Embracing Authorized Channel Distribution to Minimize Supply Chain Disruption

By David Loftus, CEO and President, ECIA

Loftus DavidDuring the Covid pandemic, the news was filled with stories about how the automotive industry was beset by tremendous shortages of semiconductors and other electronic components.  According to the consulting firm AlixPartners, the global automotive industry lost $210 billion  in revenue due to semiconductor supply chain disruptions in 2021 alone.  These shortages also idled tens of thousands of workers, and contributed to unprecedented inflation in the cost of new automobiles.

The demand for semiconductors has skyrocketed in recent years, driven by the rapid proliferation of emerging technologies like 5G, artificial intelligence (AI), and the Internet of Things (IoT). According to industry reports, the global semiconductor market is projected to grow from $573.44 billion in 2022 to $ 1,380.79 billion by 2029, at a CAGR of 12.2% in forecast period, 2022-2029.

Modern vehicles rely heavily on semiconductors for various functions, including engine management systems, advanced driver-assistance systems (ADAS), infotainment systems, and more. The shortage forced major automakers to cut production, leading to significant revenue losses and inventory challenges.

At the height of the shortages, industry insiders revealed that automotive manufacturers had created many of their own problems by cancelling their backlog during the early days of the pandemic, only to restore their order backlog a few months later. They then frantically tried to expedite deliveries after realizing that end customer demand was not going to fall off a cliff. Top automotive executives pleaded with TSMC, other foundries, and semiconductor OEMs to shift capacity back toward automotive from other industries that had seen their own acceleration in business levels.  CEOs, including Mary Barra of GM, attempted to negotiate dedicated capacity for the automotive sector.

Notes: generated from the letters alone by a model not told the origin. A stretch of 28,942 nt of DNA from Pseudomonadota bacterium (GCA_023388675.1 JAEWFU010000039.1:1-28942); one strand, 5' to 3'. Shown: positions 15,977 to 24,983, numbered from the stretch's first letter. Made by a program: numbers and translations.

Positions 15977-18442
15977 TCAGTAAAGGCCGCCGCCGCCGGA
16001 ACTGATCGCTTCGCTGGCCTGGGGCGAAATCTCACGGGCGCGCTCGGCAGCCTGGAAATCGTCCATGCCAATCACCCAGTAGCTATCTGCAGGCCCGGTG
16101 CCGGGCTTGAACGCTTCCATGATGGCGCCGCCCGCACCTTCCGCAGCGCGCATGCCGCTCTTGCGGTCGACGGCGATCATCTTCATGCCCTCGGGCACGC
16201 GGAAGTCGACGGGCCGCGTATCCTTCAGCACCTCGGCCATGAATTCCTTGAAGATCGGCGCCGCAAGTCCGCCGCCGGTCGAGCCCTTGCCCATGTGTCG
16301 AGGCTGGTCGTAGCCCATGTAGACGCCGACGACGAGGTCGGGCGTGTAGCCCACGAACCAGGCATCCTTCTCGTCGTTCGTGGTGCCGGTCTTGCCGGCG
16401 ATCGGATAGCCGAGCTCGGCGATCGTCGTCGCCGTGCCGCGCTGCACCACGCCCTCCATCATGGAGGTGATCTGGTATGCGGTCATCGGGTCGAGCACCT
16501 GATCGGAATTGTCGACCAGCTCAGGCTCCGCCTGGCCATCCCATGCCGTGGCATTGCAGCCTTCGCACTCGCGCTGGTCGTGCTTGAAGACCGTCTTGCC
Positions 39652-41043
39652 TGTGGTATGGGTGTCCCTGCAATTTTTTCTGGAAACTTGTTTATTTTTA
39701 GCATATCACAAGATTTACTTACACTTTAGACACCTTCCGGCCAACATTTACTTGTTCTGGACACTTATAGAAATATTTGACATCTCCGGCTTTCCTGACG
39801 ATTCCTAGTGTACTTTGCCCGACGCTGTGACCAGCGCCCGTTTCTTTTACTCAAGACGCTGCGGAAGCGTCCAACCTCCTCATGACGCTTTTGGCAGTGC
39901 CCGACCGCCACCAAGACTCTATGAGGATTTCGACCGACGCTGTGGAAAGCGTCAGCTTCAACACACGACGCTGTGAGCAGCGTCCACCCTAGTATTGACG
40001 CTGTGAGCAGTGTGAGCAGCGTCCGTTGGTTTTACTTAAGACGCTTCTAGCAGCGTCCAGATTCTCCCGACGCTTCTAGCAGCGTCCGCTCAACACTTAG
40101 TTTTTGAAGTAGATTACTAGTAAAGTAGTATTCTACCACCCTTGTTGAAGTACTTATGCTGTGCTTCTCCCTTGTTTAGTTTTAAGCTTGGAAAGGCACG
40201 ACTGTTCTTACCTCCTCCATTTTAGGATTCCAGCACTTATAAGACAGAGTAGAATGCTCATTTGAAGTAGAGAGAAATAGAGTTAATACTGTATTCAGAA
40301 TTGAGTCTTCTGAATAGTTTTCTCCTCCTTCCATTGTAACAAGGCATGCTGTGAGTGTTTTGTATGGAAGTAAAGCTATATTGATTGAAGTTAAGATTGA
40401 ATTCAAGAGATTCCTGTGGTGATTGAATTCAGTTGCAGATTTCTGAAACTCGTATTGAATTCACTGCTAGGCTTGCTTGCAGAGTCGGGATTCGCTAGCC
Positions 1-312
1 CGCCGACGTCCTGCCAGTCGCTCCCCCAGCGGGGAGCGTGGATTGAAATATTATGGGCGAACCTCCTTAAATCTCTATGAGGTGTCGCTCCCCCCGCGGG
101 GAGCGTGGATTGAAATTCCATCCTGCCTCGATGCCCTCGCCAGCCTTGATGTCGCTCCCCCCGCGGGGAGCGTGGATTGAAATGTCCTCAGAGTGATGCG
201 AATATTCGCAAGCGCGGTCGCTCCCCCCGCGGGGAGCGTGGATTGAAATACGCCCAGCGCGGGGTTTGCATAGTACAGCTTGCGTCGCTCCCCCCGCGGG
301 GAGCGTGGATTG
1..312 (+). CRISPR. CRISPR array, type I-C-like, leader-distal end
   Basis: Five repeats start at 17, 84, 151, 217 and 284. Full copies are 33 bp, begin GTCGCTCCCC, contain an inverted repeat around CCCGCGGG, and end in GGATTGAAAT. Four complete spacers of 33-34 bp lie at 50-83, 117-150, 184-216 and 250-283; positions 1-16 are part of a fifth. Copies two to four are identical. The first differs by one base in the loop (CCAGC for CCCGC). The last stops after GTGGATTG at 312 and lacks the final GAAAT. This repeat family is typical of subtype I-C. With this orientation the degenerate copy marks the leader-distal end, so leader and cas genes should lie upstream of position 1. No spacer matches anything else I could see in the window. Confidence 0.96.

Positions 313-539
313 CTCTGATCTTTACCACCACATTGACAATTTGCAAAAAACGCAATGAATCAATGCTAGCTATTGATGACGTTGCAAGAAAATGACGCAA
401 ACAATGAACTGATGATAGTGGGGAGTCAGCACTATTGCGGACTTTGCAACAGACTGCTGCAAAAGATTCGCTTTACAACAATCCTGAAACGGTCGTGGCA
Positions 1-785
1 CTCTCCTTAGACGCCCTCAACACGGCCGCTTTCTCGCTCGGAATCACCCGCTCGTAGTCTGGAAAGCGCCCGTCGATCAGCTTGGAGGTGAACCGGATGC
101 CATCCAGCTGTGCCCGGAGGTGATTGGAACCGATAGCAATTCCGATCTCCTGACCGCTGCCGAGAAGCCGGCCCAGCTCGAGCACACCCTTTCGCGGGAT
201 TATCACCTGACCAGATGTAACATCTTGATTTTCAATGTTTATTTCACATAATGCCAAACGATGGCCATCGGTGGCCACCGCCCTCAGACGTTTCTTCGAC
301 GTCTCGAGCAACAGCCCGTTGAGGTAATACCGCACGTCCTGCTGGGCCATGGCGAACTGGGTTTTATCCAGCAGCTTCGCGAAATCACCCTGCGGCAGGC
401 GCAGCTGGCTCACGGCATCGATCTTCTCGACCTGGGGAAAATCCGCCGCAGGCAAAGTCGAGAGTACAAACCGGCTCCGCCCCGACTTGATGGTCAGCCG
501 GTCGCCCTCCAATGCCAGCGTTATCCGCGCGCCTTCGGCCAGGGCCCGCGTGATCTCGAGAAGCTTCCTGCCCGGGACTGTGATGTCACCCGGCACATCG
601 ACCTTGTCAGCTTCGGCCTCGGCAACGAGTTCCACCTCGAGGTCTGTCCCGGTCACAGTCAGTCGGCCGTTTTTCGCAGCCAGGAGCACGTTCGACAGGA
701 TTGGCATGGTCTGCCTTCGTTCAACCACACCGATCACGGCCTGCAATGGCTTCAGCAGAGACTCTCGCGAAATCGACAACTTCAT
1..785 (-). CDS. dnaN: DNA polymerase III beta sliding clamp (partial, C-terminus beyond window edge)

eciaEven though automotive makes up approximately 10% of the worldwide semiconductor demand, with projections of 15% by 2035, semiconductor providers were reluctant to kick other paying customers to the curb to satisfy the demands of the automotive industry.  In a recent DIGITIMES article, referencing a comment made at the 27th Automotive Electronics Congress in Ludwigsburg, Germany, Paul de Bot, General Manager of TSMC Europe is very frank: “It is not possible to reserve capacity for the auto industry,” he said.  After highlighting the need for auto manufacturers to design in newer, mainstream components where more fab capacity is being brought online, he concludes with a recommendation to the automotive industry that they must create stockpiles as buffers against supply chain fluctuations.  In essence, TSMC is advising the automotive industry to do more to help themselves if they want to avoid future plant shutdowns due to the near certainty of future electronic component supply chain fluctuations.